The first time I saw a lactation consultant outside of the hospital Eli was 4 days old and not breastfeeding. At all. She asked me what my breastfeeding goal was and I told her it was a year, BUT, if he didn’t nurse and I had to pump, no way was I going to go that long. It was too hard, took too much time and just not worth it. And I meant that.
But stubbornly, I kept going and somewhere along the way, it got easier. I could just time my pumping with naps, or if not, Eli would happily play in his swing for the 20-30 minutes I needed for a pumping session. I would say from months 4-7, pumping was no big deal. I didn’t mind it, didn’t resent it, it was just a part of life and I was getting my son breast milk. In fact, for a good portion of those months, I didn’t even need to supplement with formula, which had been a big part of the struggle initially.
And then things changed. For starters, Eli was sick, and then sick again and then sicker, then sick again and oh my God the snot and coughing and antibiotics. And he was trying, desperately, to get mobile, but was only able to go backwards. He didn’t want to be in his swing and his nap schedule shifted so it was really difficult to try to time my pumping with his naps. I couldn’t just put him on the floor to play while I pumped, because of his mobility frustrations. And I couldn’t put him in the swing either because he wanted to be mobile.
My pumping went from not a big deal to 4-5 times a day where we were both frustrated. And I thought maybe it was time to stop.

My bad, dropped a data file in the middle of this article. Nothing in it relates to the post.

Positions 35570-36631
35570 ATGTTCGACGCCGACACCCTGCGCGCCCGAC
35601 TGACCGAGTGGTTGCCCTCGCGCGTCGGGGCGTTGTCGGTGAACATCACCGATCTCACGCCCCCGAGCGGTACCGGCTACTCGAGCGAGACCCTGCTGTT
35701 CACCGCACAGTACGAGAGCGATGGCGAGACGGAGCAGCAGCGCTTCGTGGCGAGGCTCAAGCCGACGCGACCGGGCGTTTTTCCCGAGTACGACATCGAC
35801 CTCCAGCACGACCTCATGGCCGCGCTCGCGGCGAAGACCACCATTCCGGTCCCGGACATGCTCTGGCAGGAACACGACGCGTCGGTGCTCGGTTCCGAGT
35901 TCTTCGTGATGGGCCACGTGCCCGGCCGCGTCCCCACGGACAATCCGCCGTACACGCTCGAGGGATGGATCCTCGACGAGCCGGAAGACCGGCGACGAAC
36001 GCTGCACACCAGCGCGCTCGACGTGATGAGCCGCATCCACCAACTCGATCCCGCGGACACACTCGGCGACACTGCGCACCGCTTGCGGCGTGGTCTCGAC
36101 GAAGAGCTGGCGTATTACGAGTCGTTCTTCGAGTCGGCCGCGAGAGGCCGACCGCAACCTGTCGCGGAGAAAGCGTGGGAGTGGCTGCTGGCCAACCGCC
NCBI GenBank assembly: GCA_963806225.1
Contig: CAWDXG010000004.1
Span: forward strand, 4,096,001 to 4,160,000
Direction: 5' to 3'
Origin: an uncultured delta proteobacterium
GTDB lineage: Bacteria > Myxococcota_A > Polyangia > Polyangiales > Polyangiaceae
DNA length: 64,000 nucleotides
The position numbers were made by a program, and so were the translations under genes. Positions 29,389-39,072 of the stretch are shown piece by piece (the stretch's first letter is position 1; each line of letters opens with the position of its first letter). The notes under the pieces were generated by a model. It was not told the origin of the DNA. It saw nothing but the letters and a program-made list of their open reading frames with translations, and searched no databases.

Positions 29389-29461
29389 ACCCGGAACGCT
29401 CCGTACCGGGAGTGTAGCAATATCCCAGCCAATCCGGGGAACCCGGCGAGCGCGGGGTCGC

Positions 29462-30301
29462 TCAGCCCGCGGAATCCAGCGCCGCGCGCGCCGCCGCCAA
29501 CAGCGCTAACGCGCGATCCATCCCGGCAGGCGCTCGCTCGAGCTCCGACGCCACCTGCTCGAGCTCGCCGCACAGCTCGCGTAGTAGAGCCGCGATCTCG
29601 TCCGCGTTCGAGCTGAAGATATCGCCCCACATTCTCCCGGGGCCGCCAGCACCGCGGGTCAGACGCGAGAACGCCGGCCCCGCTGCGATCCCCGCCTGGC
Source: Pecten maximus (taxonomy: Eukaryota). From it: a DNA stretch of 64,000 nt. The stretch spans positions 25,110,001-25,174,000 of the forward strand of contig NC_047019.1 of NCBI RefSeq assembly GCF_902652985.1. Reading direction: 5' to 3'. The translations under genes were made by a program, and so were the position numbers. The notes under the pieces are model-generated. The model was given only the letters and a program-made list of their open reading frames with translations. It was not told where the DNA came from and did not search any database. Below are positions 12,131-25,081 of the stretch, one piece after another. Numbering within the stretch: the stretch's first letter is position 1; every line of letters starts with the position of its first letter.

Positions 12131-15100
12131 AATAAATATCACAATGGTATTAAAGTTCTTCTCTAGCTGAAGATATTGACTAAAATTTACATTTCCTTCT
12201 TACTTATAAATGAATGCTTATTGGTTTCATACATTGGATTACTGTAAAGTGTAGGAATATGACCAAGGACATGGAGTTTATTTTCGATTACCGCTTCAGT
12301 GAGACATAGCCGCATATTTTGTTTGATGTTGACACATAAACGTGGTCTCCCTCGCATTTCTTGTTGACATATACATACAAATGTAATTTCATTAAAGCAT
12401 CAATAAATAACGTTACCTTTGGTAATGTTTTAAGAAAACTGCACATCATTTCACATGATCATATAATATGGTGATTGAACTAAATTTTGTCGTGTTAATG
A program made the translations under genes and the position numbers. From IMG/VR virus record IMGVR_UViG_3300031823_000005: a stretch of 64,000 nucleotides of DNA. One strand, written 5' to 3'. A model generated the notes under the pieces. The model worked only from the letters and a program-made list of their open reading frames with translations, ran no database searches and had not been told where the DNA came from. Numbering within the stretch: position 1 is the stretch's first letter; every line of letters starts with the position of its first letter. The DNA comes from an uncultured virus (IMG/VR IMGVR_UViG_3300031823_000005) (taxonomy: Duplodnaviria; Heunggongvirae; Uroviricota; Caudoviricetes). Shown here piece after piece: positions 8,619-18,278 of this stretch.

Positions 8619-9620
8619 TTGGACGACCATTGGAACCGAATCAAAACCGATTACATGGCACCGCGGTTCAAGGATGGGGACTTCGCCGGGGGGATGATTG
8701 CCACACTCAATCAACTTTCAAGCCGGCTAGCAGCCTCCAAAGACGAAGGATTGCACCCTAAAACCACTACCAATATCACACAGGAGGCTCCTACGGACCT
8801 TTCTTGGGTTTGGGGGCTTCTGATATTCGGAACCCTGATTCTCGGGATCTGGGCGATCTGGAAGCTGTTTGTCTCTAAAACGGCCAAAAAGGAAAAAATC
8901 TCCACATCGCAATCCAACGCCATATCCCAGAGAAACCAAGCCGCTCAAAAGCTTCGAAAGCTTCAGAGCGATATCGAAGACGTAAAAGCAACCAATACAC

So last week I reduced the frequency and duration of pumping and at the same time, Eli learned to crawl. Now he doesn’t get upset while I pump, which means I really didn’t need to cut back, but I’ve already lost a chunk of my supply. I really thought I was ready to slow down or stop because of how frustrating it was for both of us, but now that I’m seeing my production fall and now that pumping isn’t 20-30 minutes of my child being miserable, I realize that I don’t think I am ready at all. I have hated pumping so much of the time, but I think I also loved it, deep down.
Objectively, I see all my personal benefits to stopping. No more packing the pump, or the cooler. No more taking time away from family gatherings or work lunches to pump. No more seclusion, more time with the baby and more sleep at night. But I just have this tiny voice in the back of my head that’s telling me that I should keep going because I can. Because there’s no longer any real reason I need to stop. There’s no real reason that pumping isn’t what’s best for everyone. Sure, maybe the mornings I work would be a little easier if I wasn’t pumping, but I just don’t know that the ease is worth being done getting my son breast milk.
And so I am toiling. I want what’s best for both of us, but I can’t figure out exactly what that is. I feel like I really can make it to a year, but that I don’t want to do that just so I can say I did it, but because it’s what we all really want. Because all of us will benefit most from me spending 2-3 hours a day hooked up to the pump to get my child breast milk. And I just don’t know if that’s true. And I’m not sure I’ll ever be completely confident or comfortable with my decision.